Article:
We tested the 1900X with both dual- and quad-channel memory to ferret out improvements borne of extra bandwidth. The 1900X with quad-channel memory provided ~6% more performance than the dual-channel setup during the writing test (LibreOffice Writer), helping propel the overclocked 1900X to a lead over the tuned 1800X.
MORE: Best CPUs
MORE: Intel & AMD Processor Hierarchy
MORE: All CPUs Content
This is to let others know what I was able to do with the 1900x. I use a Ryzen 1700 for gaming. I do Photo work and Ballistics, on the 1900x. For what I use it for it is superb product. One last thing - I run both systems at 4K Res. Better on my older eyes.
31 tests for applications. Some tested with both native CPU processing and OpenCL acceleration. Also, four synthetics that measure key performance traits.
10 games, four synthetics.
Bit odd basing the conclusion on tests that are not by the initial introduction representative of the target market for the product. Why does everything have to be about gaming?? If the CPU isn't aimed at gamers in the conventional sense then surely it makes more sense to test it based on the kind of task it is aimed at? For example, setup an X399/1900X system with four GPUs for CUDA in AE or somesuch, compare it to the same GPU config on an X299 board, how do they behave? Efficiency, power consumption, render times, stability during an intense render, etc.
At the very least do some tests at 4K while streaming and show how the systems compare under such a scenario, such as GN has done for various CPU comparisons.
It makes sense in that they can show that to people who might be considering going with it for a gaming system. Some people tend to think that just because some piece of hardware is more expensive that it will be better for gaming, when in reality that hardware may cost more because it adds features that don't even provide much benefit to games. The 1900X enables quad channel memory with a higher maximum memory limit, but games won't benefit from that, and 16GB of dual channel memory should work just as well for years to come. Likewise, a gaming system won't likely see much benefit from having a CPU with 64 PCIe lanes. Someone wanting an 8 core processor for a gaming system would likely get comparable performance by overclocking a Ryzen 1700 on an X370 motherboard for several hundred dollars less. The same goes for other HEDT processors with lots of cores like the other Threadripper parts and Intel's equivalents. For gaming, those extra cores won't likely provide any benefit, and will likely only make it harder to keep the chip cool,resulting in lower clock rates if anything. Of course, there will also be some people who want those extra hardware features for specific tasks other than gaming, but may want to be able to game on the system as well.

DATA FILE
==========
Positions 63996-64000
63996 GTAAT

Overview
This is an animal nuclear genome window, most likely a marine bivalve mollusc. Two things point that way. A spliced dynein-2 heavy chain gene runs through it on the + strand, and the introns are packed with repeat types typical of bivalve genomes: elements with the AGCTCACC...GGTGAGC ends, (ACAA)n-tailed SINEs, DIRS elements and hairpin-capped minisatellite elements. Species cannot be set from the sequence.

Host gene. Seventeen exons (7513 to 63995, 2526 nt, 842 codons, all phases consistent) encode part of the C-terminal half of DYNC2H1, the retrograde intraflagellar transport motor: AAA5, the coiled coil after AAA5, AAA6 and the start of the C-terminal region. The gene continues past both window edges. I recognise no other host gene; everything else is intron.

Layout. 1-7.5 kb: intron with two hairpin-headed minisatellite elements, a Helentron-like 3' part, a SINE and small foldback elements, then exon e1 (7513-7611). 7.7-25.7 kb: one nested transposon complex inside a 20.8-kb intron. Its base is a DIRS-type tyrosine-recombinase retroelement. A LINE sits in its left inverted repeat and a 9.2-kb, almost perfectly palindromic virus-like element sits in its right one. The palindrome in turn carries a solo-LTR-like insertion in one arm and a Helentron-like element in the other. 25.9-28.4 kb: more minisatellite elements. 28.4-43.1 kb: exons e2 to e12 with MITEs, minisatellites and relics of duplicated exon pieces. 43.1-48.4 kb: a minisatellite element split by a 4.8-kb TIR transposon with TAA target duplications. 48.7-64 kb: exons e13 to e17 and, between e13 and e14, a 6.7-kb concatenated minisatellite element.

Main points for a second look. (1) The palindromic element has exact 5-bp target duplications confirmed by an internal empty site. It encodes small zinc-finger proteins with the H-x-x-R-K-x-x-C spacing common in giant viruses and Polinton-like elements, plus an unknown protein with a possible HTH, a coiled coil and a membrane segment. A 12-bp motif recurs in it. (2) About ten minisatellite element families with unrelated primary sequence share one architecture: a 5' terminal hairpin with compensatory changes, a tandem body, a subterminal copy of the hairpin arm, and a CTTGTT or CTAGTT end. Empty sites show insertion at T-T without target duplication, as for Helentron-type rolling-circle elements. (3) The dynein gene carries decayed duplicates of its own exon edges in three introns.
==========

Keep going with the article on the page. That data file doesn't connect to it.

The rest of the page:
This site is aimed mainly at gamers, so it makes sense to base the conclusion on gaming performance. You just seem to be upset that "someone might read this the wrong way and think AMD sucks", as if our job would be caring for the companies best interests.
They can do their own marketing, the job of Tom's is to give us all the information in the most scientifically accurate way possible, and then sum it up with a conclusion aimed at their readers, who are mostly gamers.
If you are not a gamer, then you can just read the pages with the productivity apps, and just ignore the conclusion (since it will not apply to you). There is no misrepresentation or false information anywhere in the article
Also, there are seven application price efficiency charts in the conclusion.
Dunno if you forgot than with any TR chip you will get the full 64pcie lanes + ECC support. Where can you find that even on the 2K i9? Well, you won't.